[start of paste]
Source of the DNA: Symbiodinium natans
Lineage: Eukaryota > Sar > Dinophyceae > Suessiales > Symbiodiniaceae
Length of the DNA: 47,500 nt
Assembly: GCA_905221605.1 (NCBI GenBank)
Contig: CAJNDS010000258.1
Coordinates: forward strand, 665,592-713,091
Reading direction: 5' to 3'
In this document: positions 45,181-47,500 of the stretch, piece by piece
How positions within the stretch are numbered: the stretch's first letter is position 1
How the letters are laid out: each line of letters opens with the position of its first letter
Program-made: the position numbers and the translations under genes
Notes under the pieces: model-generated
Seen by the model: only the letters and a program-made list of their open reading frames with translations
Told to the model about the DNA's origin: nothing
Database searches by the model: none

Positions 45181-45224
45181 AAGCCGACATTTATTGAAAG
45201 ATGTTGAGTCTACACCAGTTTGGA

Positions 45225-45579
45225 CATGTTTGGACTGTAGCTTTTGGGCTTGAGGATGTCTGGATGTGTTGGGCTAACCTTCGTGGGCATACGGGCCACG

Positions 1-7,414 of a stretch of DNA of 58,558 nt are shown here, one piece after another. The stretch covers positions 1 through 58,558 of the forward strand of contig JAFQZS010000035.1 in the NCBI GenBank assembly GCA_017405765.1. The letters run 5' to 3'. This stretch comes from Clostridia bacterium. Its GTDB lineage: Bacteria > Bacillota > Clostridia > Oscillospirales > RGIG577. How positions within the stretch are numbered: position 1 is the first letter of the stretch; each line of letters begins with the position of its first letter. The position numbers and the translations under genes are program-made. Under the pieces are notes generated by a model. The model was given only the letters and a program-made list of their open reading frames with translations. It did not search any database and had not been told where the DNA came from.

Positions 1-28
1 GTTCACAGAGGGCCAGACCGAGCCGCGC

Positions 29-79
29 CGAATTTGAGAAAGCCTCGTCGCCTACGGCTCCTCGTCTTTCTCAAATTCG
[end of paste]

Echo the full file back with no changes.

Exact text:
Source of the DNA: Symbiodinium natans
Lineage: Eukaryota > Sar > Dinophyceae > Suessiales > Symbiodiniaceae
Length of the DNA: 47,500 nt
Assembly: GCA_905221605.1 (NCBI GenBank)
Contig: CAJNDS010000258.1
Coordinates: forward strand, 665,592-713,091
Reading direction: 5' to 3'
In this document: positions 45,181-47,500 of the stretch, piece by piece
How positions within the stretch are numbered: the stretch's first letter is position 1
How the letters are laid out: each line of letters opens with the position of its first letter
Program-made: the position numbers and the translations under genes
Notes under the pieces: model-generated
Seen by the model: only the letters and a program-made list of their open reading frames with translations
Told to the model about the DNA's origin: nothing
Database searches by the model: none

Positions 45181-45224
45181 AAGCCGACATTTATTGAAAG
45201 ATGTTGAGTCTACACCAGTTTGGA

Positions 45225-45579
45225 CATGTTTGGACTGTAGCTTTTGGGCTTGAGGATGTCTGGATGTGTTGGGCTAACCTTCGTGGGCATACGGGCCACG

Positions 1-7,414 of a stretch of DNA of 58,558 nt are shown here, one piece after another. The stretch covers positions 1 through 58,558 of the forward strand of contig JAFQZS010000035.1 in the NCBI GenBank assembly GCA_017405765.1. The letters run 5' to 3'. This stretch comes from Clostridia bacterium. Its GTDB lineage: Bacteria > Bacillota > Clostridia > Oscillospirales > RGIG577. How positions within the stretch are numbered: position 1 is the first letter of the stretch; each line of letters begins with the position of its first letter. The position numbers and the translations under genes are program-made. Under the pieces are notes generated by a model. The model was given only the letters and a program-made list of their open reading frames with translations. It did not search any database and had not been told where the DNA came from.

Positions 1-28
1 GTTCACAGAGGGCCAGACCGAGCCGCGC

Positions 29-79
29 CGAATTTGAGAAAGCCTCGTCGCCTACGGCTCCTCGTCTTTCTCAAATTCG